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    Allied Strength Across Waters: Wet Gap Crossing with NATO Forces

    Allied Strength Across Waters: Wet Gap Crossing with NATO Forces

    Photo By Capt. Michael Mastrangelo | The Warrior, a British armored vehicle, crosses the Drawa River on an Improved Ribbon...... read more read more

    As part of DEFENDER 24, the 43rd Multi-Role Bridge Company (MRBC), 20th Engineer Battalion, began training with the U.K.’s 12th Armoured Brigade Combat Team (ABCT), 3rd Division, in Drawsko Pomorskie, Poland, May 2, 2024, for a wet gap crossing on the Drawa River, Poland, May 16, 2024. The joint crossing and bridging operation demonstrated the Army’s proficiency in conducting complex maneuvers while emphasizing its ability to operate seamlessly in a joint environment with NATO Allies.

    A wet gap crossing involves overcoming natural obstacles such as rivers or bodies of water to advance troops and equipment swiftly and effectively over a water obstacle large enough to prevent normal ground maneuvers. Though high risk, wet gap crossings provide military commanders with options to maneuver around or through obstacles and possible defensive positions. The U.S. Army uses Bridge Erection Boats (BEBs) and Improved Ribbon Bridges (IRBs) to create a combination of flexible crossing options. The IRBs can be set in place to form a bridge from the near side of the water obstacle to the far side. Additionally, the BEB can be hooked to standalone bays of the IRB to function as a raft or ferry to move equipment and vehicles back and forth.

    “Utilizing the Improved Ribbon Bridge as a bridge and raft to move equipment provides a strategic advantage to cross water obstacles,” said Capt. Joel Self, the commander of the 43rd MRBC. “It gives us the flexibility to move combat power across any terrain.”

    The high concentration of waterways and water obstacles in the European region has led to the demand for wet gap crossings to be implemented in various NATO exercises, and these wet gap crossings have become a focus for joint operations between NATO allies. These crossings allow NATO to project combat power and provide the ability to maneuver across water obstacles without hindering the speed and tempo of operations.

    “The challenges we face in Europe, particularly in the Suwalki Gap, are significant,” said Lt. Col. Karl Davis, the battalion commander of the 20th Eng. Bn. “The strategic area represents a potential choke point that must be secured to ensure the freedom of movement for our NATO forces. Our mission was not just about overcoming physical obstacles; it was about building partnerships and cohesion among our NATO Allies.”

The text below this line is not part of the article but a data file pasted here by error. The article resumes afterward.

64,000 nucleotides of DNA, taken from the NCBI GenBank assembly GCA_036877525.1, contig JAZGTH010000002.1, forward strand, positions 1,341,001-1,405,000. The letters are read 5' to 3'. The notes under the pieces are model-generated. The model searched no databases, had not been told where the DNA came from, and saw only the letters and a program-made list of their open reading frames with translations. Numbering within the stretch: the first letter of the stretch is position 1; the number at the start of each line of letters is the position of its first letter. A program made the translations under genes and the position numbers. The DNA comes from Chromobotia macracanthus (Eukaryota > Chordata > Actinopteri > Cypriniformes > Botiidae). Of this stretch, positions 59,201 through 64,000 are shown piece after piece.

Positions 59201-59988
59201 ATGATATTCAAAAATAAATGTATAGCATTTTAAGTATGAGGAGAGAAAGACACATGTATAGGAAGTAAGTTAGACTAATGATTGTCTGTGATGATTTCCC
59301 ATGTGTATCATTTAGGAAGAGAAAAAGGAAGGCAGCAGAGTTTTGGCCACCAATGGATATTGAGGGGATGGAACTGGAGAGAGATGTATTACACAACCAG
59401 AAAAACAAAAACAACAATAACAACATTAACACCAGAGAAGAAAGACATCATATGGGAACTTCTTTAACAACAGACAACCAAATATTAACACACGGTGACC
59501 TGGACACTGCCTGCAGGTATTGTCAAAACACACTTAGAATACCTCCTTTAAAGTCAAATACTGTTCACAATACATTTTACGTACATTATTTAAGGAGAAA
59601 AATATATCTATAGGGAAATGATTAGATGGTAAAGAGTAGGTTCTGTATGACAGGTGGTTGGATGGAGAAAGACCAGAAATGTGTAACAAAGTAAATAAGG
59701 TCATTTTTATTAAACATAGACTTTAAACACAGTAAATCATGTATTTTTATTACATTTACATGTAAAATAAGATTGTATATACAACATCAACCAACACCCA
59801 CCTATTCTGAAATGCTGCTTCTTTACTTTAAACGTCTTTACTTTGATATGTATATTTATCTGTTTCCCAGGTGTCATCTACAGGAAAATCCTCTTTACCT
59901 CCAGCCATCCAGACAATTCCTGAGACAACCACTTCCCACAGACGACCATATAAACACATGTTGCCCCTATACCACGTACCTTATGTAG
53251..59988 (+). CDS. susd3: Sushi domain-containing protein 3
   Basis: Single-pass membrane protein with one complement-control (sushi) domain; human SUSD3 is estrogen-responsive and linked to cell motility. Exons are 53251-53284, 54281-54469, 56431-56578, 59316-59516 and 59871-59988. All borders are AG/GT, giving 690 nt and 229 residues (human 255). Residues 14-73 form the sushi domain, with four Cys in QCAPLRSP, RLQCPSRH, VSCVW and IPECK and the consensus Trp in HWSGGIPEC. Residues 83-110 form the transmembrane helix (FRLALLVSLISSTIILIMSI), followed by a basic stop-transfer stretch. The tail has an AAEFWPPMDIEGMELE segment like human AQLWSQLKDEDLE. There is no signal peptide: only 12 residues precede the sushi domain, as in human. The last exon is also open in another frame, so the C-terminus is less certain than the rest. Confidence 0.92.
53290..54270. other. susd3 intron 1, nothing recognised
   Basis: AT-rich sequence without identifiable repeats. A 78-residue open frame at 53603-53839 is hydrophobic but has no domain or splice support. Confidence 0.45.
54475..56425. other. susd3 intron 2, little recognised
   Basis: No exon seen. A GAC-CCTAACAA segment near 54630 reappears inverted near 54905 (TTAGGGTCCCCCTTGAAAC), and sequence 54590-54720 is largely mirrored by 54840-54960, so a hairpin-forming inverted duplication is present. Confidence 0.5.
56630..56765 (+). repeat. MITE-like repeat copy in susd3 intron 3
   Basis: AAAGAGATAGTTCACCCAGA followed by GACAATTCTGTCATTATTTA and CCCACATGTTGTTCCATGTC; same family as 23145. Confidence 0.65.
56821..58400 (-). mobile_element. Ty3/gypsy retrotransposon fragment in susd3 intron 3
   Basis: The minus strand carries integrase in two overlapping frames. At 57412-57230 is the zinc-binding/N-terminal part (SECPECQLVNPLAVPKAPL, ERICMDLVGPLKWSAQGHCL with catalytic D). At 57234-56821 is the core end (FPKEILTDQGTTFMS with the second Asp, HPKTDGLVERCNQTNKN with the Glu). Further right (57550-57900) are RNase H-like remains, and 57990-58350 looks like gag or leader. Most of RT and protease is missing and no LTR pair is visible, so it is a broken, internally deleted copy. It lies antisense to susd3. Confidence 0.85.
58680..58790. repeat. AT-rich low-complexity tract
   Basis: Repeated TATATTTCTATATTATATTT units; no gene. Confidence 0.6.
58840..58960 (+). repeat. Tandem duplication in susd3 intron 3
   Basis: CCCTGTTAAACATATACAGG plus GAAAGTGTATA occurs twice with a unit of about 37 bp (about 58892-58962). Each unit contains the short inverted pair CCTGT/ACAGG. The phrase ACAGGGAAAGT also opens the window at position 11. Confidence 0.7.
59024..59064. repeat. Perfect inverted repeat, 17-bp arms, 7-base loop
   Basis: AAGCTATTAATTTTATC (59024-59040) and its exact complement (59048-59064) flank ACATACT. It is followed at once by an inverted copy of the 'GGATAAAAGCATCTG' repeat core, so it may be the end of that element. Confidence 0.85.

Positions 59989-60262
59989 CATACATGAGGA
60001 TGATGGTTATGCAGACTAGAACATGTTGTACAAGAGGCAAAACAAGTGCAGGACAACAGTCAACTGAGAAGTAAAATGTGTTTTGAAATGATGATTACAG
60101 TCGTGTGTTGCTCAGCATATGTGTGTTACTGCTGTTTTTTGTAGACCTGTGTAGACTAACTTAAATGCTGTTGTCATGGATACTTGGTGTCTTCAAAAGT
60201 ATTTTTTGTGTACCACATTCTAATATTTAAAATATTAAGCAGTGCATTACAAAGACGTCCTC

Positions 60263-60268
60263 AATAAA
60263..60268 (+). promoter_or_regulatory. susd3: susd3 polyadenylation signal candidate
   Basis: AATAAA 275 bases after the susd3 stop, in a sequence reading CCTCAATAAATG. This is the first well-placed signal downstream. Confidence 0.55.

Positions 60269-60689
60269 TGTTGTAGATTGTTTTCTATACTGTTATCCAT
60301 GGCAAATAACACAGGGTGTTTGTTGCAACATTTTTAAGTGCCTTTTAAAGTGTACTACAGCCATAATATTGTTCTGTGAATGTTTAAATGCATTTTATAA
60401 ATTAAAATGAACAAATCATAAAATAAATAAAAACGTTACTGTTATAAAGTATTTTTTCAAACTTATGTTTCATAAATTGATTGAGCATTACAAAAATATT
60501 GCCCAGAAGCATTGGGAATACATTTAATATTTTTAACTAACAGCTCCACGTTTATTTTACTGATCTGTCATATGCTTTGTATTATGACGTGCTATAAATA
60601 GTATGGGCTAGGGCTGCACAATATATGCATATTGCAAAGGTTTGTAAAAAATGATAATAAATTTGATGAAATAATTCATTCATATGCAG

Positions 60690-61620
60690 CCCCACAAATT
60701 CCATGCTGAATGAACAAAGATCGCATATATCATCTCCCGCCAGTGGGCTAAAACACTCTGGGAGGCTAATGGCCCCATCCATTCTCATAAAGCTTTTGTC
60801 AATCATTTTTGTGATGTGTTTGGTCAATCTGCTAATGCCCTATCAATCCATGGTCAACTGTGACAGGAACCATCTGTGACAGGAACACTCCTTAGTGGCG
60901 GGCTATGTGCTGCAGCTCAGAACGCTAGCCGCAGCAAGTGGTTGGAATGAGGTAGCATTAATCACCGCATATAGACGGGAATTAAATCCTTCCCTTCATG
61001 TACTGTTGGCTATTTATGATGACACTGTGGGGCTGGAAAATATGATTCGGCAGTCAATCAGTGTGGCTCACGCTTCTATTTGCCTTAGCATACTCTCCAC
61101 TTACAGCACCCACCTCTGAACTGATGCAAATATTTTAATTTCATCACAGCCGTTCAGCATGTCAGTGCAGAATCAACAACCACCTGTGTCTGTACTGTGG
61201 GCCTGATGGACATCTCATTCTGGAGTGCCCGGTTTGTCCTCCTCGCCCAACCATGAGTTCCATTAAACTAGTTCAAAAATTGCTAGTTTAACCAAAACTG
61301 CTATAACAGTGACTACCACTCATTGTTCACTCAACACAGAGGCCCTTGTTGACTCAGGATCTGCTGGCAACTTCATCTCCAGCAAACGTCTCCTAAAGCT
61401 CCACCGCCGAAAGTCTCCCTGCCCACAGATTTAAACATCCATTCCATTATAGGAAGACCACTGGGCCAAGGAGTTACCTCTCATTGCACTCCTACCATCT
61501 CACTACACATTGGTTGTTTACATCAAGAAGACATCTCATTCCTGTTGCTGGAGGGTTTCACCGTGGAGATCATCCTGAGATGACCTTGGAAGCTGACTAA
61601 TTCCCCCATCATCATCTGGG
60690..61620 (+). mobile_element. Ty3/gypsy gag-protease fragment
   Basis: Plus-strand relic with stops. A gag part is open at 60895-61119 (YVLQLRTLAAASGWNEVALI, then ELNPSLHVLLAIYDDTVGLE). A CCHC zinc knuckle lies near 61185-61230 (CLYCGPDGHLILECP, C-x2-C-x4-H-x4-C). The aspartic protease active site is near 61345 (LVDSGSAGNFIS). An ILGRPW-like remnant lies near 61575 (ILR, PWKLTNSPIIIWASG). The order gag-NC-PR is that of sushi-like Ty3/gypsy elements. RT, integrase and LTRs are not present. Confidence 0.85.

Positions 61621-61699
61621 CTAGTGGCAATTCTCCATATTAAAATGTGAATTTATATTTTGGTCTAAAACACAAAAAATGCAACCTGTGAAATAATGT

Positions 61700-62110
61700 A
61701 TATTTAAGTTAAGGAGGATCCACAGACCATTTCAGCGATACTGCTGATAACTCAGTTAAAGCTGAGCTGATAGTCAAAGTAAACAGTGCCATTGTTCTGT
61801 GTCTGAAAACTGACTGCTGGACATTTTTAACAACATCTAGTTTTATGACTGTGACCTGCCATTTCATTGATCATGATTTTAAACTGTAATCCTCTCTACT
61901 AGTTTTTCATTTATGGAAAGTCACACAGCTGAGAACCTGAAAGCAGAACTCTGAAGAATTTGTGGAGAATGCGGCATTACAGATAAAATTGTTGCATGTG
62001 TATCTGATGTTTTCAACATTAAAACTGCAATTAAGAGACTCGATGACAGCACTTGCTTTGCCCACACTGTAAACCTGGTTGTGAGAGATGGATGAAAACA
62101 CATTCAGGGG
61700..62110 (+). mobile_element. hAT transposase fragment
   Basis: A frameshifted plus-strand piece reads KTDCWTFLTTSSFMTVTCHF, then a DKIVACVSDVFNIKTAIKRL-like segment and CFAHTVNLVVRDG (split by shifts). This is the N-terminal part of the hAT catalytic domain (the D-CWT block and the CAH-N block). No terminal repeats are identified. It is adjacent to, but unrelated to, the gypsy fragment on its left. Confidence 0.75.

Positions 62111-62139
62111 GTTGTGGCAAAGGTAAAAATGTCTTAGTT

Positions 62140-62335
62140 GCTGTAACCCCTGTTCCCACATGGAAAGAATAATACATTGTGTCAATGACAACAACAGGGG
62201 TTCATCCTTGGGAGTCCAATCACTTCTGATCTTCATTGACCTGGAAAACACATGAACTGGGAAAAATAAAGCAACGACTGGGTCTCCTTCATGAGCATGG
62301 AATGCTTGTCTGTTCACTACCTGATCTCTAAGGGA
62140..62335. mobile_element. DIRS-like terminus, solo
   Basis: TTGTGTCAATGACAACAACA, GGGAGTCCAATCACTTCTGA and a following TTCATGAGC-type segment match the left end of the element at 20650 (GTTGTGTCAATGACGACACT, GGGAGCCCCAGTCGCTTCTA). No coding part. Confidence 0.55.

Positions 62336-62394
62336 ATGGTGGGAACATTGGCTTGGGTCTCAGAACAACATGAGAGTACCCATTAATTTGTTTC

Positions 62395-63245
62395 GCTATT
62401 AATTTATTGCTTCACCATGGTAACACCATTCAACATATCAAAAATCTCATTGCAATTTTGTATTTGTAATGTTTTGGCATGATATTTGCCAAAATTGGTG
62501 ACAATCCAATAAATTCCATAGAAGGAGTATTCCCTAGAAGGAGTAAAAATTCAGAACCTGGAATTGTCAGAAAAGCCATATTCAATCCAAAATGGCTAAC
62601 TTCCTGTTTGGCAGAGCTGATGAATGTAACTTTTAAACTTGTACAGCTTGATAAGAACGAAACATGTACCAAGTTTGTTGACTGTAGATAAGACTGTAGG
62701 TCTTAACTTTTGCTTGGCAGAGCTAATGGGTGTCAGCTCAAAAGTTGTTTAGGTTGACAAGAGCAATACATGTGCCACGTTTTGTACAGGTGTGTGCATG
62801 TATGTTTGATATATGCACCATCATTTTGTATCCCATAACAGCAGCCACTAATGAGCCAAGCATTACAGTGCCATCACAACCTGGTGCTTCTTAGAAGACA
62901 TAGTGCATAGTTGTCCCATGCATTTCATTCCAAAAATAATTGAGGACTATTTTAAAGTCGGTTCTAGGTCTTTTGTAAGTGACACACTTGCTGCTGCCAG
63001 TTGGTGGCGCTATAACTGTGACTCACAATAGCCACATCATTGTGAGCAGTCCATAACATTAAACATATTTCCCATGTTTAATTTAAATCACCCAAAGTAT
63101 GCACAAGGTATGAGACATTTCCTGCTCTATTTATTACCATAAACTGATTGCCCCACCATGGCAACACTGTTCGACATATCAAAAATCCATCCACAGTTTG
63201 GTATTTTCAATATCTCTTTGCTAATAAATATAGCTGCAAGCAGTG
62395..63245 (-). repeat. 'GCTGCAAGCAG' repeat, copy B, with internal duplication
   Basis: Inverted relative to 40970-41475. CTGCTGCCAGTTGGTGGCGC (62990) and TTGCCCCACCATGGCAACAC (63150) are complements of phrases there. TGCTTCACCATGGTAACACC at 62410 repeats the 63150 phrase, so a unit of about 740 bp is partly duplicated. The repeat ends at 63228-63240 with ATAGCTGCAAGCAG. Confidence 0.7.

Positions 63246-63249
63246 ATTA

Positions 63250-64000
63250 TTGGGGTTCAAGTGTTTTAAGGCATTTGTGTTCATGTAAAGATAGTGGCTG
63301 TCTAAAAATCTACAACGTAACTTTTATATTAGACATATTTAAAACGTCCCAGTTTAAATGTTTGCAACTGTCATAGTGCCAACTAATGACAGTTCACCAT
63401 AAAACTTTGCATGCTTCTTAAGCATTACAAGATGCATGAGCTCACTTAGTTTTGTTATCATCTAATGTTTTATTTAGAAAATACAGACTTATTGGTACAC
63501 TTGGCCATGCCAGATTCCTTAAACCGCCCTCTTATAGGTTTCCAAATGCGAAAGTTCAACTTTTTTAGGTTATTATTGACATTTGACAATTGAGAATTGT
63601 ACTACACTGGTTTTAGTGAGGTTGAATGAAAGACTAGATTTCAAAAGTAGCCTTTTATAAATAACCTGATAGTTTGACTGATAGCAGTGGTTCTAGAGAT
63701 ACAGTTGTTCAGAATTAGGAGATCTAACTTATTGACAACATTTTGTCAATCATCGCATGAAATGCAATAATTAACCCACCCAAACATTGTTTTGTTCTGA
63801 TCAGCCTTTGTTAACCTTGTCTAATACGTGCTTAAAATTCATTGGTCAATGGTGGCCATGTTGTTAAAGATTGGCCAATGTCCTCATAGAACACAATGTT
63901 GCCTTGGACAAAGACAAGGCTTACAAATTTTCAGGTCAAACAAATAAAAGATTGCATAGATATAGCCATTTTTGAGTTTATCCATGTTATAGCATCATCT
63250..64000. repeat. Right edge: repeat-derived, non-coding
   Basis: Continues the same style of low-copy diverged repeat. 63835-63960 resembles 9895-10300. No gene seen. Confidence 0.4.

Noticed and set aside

The 43rd MRBC and the 12th ABCT participated in meticulous planning sessions and rehearsals before conducting the crossing, which allowed for precision and accuracy during the operation. The results of the crossing underscored the importance of synchronization and interoperability among NATO Allies. Collective security on NATO’s Eastern Flank relies heavily on regional partnerships and the ability to conduct these complex missions in the theater.

    The 43rd MRBC successfully employed 28 bays of IRBs to span the water obstacle. Simultaneously, they used BEBs to ferry armor from the 12th ABCT to the far side of the obstacle. Once the crossing was established, the 12th ABCT could maneuver armored vehicles to the far side of the river. The operation served as a demonstration of the NATO Allies’ ability to overcome obstacles in unfamiliar territory and the ability to conduct a complex operation as a team.

    Soldiers from both units worked hand in hand, exchanging knowledge, tactics, and best practices. This collaborative effort enhanced their skills and fostered a sense of camaraderie and mutual respect among the allied forces. Such partnerships are vital for strengthening international alliances and promoting stability in an ever-changing global landscape.

    Moreover, the exercise highlighted the importance of maintaining a robust and agile military force capable of responding rapidly to emerging threats and challenges. The European region provides physically challenging terrain requiring joint operations for navigation and maneuvering. Joint wet gap crossings give commanders the confidence to overcome obstacles and maneuver within the battle space.

    DEFENDER 24 is a potent demonstration of force projection capabilities, and injecting wet gap crossings between Allied Nations assures our steadfast commitment to overcoming any obstacles - terrain or other. Military proficiency and cooperation demonstrations will remain essential to transatlantic security and stability.

    “Working alongside a U.S. battle group has proven the long-established bonds of human and procedural interoperability are alive and well,” said Lt. Col. Edward Willcox, the commander of the Royal Welsh Battle Group, 12th ABCT. “The soldiers you will meet will reflect the scale of this exercise that has been created for them and a new level of ambition.”



    Date Taken: 05.17.2024
    Date Posted: 05.17.2024 10:43
    Story ID: 471548
    Location: PL

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